In July, the progress of his disease pushed ahead with the methodical pace of a trotting dog. “This week I got fitted for a power wheelchair. I can still cut my food and swallow, but I’m starting to eat more like a toddler than an adult.” His neck muscles are weakening to the point where he sometimes has to reach up and push back his slumping head.
He is in discomfort from the recent surgical implant of a feeding tube in his stomach. He has lost 30 pounds, mainly muscle mass, and the doctors want him to work toward regaining the weight. He is on a diet of 2,600 calories and can’t possible ingest that amount by his laborious eating, hence the feeding tube.
He can’t escape reminders of the disease. “I saw [physicist and ALS sufferer] Stephen Hawking on TV. He was in a motorized wheelchair and the only thing that moved were his eyes … scary.”
The Constans’ daughters, Ashley, 30, and Elise, 24, celebrated last Christmas at home as though nothing had happened. And nothing had. The parents elected to save the bad news for later.
Two days after Christmas, the daughters were shopping when they got a call to come home for a family conference. Elise remembers, “I asked what was up, and dad said, ‘You know what, guys? It’s not good.’ ”
Elise moved back from Italy to assist at home, and Ashley has helped organize fundraisers for ALS, as has Lin.
It’s August, and John is more aware of time and the value of it. Weeks, days, hours … just as he savors them, he’s more aware of their passing. He spends a lot of time thinking about who he is and who he has been. He reads some and watches a little TV, but it’s difficult to stay in one position for long.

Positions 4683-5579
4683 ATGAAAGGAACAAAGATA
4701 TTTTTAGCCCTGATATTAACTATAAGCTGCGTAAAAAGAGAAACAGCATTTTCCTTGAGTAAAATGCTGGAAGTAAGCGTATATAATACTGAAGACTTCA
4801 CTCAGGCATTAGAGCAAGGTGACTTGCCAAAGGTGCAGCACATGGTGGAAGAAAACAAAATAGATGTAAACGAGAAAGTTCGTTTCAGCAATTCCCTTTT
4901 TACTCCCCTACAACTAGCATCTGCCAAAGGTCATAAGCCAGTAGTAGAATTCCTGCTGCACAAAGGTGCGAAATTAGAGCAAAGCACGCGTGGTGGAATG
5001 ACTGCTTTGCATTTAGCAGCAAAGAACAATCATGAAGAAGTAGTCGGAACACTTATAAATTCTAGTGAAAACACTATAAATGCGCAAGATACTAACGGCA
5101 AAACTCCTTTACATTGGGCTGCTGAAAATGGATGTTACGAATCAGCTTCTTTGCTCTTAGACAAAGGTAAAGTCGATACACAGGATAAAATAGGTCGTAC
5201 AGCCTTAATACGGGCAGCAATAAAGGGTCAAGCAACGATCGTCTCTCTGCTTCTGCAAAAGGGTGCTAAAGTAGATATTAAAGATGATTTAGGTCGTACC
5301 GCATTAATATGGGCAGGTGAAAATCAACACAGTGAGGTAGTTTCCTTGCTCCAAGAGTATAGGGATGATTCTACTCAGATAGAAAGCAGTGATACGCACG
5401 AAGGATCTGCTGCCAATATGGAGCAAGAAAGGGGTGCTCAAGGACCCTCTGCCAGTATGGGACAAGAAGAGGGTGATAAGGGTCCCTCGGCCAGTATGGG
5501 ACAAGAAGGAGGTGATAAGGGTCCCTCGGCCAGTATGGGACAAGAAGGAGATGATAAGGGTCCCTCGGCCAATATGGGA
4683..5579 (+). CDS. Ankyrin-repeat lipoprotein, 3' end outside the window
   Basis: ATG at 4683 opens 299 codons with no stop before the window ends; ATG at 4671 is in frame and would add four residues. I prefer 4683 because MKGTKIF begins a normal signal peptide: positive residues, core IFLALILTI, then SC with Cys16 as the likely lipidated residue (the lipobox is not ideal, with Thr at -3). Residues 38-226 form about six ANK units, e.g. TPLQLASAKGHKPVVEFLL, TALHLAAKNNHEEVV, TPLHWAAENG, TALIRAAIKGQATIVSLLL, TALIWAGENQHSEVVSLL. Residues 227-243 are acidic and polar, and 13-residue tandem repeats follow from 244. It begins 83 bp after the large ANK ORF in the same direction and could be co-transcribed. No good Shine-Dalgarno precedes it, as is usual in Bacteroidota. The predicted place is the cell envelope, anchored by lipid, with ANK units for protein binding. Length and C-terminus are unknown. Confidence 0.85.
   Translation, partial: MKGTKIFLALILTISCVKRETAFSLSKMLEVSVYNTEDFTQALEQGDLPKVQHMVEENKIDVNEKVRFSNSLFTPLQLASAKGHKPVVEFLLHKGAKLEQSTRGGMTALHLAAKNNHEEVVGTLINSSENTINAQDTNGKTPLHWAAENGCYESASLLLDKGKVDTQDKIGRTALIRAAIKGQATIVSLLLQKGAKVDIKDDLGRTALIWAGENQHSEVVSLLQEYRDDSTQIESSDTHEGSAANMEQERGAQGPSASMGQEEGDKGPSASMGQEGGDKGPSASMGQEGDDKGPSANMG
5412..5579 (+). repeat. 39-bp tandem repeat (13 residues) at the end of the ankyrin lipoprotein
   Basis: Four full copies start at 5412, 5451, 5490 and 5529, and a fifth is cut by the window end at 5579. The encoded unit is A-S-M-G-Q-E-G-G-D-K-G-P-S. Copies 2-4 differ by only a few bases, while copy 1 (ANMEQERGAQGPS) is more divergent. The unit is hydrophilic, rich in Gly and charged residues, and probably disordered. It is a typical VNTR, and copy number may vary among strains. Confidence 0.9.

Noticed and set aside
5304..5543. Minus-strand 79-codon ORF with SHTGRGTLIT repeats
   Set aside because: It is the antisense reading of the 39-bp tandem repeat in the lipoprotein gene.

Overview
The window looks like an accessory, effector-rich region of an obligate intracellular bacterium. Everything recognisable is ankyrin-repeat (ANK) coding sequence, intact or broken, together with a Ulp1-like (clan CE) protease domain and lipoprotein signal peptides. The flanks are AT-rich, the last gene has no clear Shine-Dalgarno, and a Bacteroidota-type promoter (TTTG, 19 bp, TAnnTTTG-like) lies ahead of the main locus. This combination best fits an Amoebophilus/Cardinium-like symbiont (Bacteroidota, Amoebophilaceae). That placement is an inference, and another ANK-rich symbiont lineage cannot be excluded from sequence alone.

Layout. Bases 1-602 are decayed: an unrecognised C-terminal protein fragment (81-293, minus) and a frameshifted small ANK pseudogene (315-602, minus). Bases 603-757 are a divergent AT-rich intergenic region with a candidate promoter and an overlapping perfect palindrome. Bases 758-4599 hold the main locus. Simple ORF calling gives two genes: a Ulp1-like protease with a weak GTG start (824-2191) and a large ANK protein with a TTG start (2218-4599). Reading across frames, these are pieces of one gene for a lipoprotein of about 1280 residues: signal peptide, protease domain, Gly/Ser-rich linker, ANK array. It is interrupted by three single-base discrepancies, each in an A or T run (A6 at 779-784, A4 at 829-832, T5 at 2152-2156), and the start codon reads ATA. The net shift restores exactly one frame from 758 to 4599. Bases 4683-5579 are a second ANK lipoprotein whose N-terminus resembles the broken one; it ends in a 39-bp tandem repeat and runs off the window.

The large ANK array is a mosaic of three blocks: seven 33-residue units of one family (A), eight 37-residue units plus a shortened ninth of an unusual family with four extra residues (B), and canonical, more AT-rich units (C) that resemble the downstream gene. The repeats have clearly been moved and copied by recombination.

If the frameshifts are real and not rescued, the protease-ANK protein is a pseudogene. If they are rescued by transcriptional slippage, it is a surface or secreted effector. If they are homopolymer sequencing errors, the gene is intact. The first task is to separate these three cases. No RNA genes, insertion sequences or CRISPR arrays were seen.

“When I go to sleep at night, I think about certain stages of my life and what was I doing when I made this or that decision. It kind of gives me some peace. When I replay my life, I tend to go past the bad parts, the stupid stuff I did.”
He says he quickly becomes nostalgic, almost maudlin sometimes, as when he bursts into tears at the sound of a familiar song or the sight of a favorite movie. His thoughts, inexplicably, sometimes drift to the memory of listening to a Steppenwolf song, “Born to be Wild,” while in a holding pattern over an aircraft carrier off Vietnam.
He yearns to visit his boyhood home in Twain-Harte, a small town in the Northern California gold country. He aims to attend his upcoming 50th high school reunion in Sacramento.
“I think I’ve pretty much made amends with everybody I think I’ve pissed off,” he says with a smile.
Last January, John had to give up a job he enjoyed: teaching young pilots in a simulator for Boeing.
He also could no longer deliver jets to distant destinations, something he relished in recent years. He truly loved flying. He loved planes, he loved his crew, he loved the sky. He even loved passengers.